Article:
TOKYO (REUTERS) – China’s Chen Yufei claimed women’s badminton singles gold on Sunday (Aug 1), denying Taiwan a second straight night of success in the sport.
Taiwan had bagged its first-ever Olympic badminton medal the previous night with gold in the men’s doubles competition.
But Chen ensured there would be no repeat in the women’s singles, beating world No. 1 Tai Tzu-ying 21-18, 19-21, 21-18 to capture the title.
Tai scuffed a shot into the net to end a marathon final rally, and Chen fell to her knees and roared to the rafters.
India’s P.V. Sindhu took bronze, beating China’s He Bingjiao 21-13, 21-15.
Sindhu, the world champion and 2016 Rio Games silver medallist, said she had to focus to put the disappointment of losing to Tai in the semi-finals behind her.
She said: “I had to had close all my emotions for this one match and just give my all.
“I’m very happy and I think I’ve done really well.”
Kevin Cordon’s fairytale run in the Tokyo Olympics men’s singles came to an end earlier on Sunday when the Guatemalan was knocked out 21-18 21-11 by world number two Viktor Axelsen of Denmark.
China’s Chen Long, the champion from the 2016 Rio Games, also advanced to the final after beating Indonesia’s Anthony Sinisuka Ginting 21-16, 21-11.
While Axelsen was one of the favourites for gold coming into the Games, the 34-year-old Cordon is ranked 59th in the world and has won plaudits for smashing his way to a surprise semi-final spot.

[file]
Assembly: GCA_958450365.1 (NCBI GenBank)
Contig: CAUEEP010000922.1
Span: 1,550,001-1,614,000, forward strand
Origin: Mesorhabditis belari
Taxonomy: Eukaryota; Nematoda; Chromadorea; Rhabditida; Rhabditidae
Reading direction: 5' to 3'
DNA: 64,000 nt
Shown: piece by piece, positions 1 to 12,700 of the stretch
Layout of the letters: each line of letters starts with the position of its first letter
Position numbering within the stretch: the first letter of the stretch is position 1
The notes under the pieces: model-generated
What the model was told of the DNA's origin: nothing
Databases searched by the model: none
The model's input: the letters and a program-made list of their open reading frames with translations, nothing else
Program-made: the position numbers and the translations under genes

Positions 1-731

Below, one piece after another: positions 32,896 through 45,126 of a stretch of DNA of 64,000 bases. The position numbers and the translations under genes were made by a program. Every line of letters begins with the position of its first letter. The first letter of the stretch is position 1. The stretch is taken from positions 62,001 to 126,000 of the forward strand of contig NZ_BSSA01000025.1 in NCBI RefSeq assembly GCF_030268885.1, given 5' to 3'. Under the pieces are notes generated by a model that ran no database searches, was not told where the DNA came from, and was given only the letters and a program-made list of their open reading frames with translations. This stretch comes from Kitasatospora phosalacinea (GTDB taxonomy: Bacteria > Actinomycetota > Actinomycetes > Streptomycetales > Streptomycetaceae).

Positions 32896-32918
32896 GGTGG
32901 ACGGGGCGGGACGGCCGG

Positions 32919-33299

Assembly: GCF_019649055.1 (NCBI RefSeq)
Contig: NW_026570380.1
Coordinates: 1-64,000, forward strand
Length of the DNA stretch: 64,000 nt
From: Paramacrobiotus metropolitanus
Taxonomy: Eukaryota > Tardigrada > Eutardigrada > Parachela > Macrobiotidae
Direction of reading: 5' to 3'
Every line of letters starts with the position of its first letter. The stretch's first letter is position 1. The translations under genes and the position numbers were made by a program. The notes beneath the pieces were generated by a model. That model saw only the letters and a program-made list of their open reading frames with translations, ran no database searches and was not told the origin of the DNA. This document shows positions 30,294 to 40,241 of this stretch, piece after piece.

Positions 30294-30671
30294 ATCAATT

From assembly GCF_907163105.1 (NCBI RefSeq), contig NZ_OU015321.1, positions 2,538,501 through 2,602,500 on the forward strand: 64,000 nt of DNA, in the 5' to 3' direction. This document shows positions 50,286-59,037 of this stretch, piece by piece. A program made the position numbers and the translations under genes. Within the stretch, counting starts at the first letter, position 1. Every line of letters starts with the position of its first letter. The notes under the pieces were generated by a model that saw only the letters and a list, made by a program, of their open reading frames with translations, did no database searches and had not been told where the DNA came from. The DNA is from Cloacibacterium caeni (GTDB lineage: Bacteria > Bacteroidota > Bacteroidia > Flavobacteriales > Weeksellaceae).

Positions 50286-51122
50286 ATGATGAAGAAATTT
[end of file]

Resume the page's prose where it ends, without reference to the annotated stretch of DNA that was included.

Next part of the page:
Axelsen said playing such an underdog meant the pressure was all on him.
“Everybody who has a little bit of badminton knowledge could see that this was really tense and not that pretty of a game,” said Axelsen.
“I don’t think you can find a match where there was more pressure on me than this one.
“I’m more relaxed with a silver medal secured, and now I’m going for gold.”
Steen Pedersen, a former coach of the Danish national team, said Cordon had faced an entirely different level of player in Axelsen.
He said: “Kevin has done extremely well but he was up against a different level of player.
“Viktor has spent almost no energy in previous matches – he’s played very well, he’s played clinically.”
Chen said he hoped to bring his best badminton to Monday’s final.
“I hope to be able to express the best of myself tomorrow,” said Chen.
“There’s no going back. I need to make sure I take each opportunity I can and do my best.”
While Ginting was disappointed not to be going for gold, he was determined not to come away with nothing.
“It is what it is, there will be a winner and loser. But I have to move on as soon as possible because tomorrow I still have one more medal, the last medal,” said Ginting, who walked off the court to resounding cheers from team mates at Musashino Forest Sport Plaza.
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